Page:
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New York Stock Exchange considers delisting China telecoms firms, reversing course

An American flag hangs over the entrance to the New York Stock Exchange.
The New York Stock Exchange’s back-and-forth deliberations over whether to delist the Chinese stocks has confused global financial markets.
(Associated Press)

The New York Stock Exchange is considering proceeding in delisting three major Chinese telecommunications firms after Treasury Secretary Steven T. Mnuchin criticized its shock decision to grant the companies a reprieve, said three people familiar with the matter.

The NYSE’s potential pivot follows a whirlwind 18 hours in which the exchange caught U.S. officials off guard, with the exasperation reaching the highest levels of the Trump administration. The back-and-forth also sowed deep confusion within global financial markets about the policy that set off the remarkable chain of events: an order signed by President Trump in November that requires investors to unload Chinese businesses deemed a threat to U.S. national security.

Mnuchin entered the fray Tuesday, calling NYSE Group Inc. President Stacey Cunningham to express his displeasure with the exchange’s decision to let China Mobile Ltd., China Telecom Corp. and China Unicom Hong Kong Ltd. keep trading on the Big Board, said the people who asked not to be named in discussing a private conversation. Also involved in the administration’s response were Chief of Staff Mark Meadows, National Security Advisor Robert O’Brien and National Economic Council Director Larry Kudlow.

China Mobile paced declines in late trading for the American depositary receipts of the three companies, falling 2.5% to $28.61 at 6 p.m. in New York. The final gyrations of the day shaved about $3.5 billion in collective market value from the trio after each had rallied on the expectation of at least a temporary respite from Trump’s order.

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The NYSE first announced it would delist the companies on New Year’s Eve, before changing course four days later. The NYSE’s initial decision was meant to comply with the order but the exchange reversed itself after questions emerged over whether the companies were actually banned, according to people familiar with the matter.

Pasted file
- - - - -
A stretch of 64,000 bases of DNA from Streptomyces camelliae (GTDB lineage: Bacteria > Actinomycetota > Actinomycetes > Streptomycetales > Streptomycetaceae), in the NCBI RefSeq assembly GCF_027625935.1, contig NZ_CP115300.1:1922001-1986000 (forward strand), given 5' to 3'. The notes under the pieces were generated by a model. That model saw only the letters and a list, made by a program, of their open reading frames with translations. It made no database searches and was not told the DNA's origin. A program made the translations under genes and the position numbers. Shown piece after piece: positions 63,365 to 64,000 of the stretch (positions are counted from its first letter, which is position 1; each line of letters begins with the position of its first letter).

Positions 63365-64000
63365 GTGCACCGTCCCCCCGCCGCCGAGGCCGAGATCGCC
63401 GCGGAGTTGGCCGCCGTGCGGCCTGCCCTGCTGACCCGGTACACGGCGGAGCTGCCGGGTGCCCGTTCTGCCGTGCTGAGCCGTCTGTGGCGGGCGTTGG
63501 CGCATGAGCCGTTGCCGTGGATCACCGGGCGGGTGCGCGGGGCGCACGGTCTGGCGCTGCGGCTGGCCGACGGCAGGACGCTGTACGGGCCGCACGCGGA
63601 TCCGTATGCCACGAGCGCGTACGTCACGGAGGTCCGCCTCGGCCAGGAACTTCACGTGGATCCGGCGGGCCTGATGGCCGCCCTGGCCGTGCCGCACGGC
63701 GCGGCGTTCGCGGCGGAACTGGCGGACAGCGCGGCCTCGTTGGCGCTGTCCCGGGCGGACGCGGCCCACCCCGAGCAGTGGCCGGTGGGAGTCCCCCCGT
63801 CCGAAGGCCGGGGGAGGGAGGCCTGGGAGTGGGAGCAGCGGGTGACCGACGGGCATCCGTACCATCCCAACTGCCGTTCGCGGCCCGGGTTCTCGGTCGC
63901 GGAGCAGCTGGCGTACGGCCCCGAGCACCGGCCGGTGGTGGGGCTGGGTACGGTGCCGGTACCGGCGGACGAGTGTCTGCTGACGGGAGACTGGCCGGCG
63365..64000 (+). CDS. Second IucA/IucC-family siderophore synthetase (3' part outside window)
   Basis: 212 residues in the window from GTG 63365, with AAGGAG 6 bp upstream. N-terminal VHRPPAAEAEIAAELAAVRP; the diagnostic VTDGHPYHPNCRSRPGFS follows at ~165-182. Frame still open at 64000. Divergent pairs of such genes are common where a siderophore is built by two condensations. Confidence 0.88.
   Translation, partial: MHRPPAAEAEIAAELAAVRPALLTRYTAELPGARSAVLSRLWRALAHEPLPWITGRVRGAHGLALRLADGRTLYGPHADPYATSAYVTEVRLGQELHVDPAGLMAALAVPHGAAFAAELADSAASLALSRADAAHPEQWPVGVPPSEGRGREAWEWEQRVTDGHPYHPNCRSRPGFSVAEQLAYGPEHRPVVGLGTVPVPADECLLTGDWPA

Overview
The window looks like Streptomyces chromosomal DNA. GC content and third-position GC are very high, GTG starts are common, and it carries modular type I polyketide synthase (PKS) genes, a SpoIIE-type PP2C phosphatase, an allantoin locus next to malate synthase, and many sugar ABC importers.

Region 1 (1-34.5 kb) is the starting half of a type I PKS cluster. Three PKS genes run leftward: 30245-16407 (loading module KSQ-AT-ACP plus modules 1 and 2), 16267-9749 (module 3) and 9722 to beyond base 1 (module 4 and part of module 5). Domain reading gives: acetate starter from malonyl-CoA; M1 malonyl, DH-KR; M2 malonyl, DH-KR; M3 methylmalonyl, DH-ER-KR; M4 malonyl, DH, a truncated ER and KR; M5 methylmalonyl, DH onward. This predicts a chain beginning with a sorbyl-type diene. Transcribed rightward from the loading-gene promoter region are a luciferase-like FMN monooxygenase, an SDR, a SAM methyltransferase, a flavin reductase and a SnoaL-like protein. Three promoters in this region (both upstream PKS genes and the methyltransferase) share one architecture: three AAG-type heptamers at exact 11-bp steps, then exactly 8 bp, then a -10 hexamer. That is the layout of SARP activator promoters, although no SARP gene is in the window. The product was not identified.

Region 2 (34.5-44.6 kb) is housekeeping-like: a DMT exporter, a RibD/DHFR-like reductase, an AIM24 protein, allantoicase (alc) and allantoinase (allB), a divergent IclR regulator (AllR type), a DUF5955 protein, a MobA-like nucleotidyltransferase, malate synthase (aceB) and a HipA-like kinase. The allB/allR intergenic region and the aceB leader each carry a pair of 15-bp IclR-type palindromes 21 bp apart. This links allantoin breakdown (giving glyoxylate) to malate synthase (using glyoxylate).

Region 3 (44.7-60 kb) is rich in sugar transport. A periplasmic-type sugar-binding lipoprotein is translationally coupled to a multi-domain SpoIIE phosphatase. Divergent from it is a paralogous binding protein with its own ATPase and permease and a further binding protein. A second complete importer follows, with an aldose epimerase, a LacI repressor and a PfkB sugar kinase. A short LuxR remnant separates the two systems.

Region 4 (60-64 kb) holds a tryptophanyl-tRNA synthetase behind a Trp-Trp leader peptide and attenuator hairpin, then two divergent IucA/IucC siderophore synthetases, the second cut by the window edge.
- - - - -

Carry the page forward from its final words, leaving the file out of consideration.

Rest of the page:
If and when the exchange receives confirmation from the government about what’s prohibited, it will move forward with delisting, the people said. The Treasury Department may also provide further clarification through its Office of Foreign Assets Control, one person said.

NYSE and Treasury spokespeople declined to comment. Treasury released a document Monday that offered further information on the order hours before the exchange announced its decision to allow the companies to keep trading.

The possibility that the firms will still be delisted means financial markets are likely to face further disruptions from Trump’s crackdown on Chinese companies. China Mobile, China Telecom and China Unicom all rallied earlier Tuesday, with investors concluding that the NYSE’s reprieve indicated tensions might be easing between Washington and Beijing.

The order signed by Trump is still scheduled to take effect Jan. 11 — nine days before he leaves office. An official working on Joe Biden’s transition team declined to comment on whether the president-elect would reverse it.

If Biden leaves the order in place, U.S. investment firms and pension funds would be required to sell their holdings in companies linked to the Chinese military by Nov. 11. And if the U.S. determines additional companies have military ties in the future, American investors will be given 60 days from that determination to divest.

Since the start of the COVID-19 pandemic, the Trump administration has ramped up its attacks on China, imposing sanctions over human rights abuses and the nation’s crackdown on Hong Kong. The U.S. has also sought to sever economic links and deny Chinese firms access to American capital.

Hard-liners in the administration — among them Secretary of State Michael R. Pompeo and White House trade advisor Peter Navarro — have warned investors for months that Chinese companies could be delisted from U.S. exchanges. As far back as August, a senior State Department official, Keith Krach, wrote a letter warning universities to divest from Chinese firms ahead of possible delistings.

One of their arguments was that the Chinese companies don’t adhere to internationally accepted accounting practices. The other argument, laid out in Trump’s November executive order, is that many Chinese companies have links to China’s military and pose a threat to American national security.


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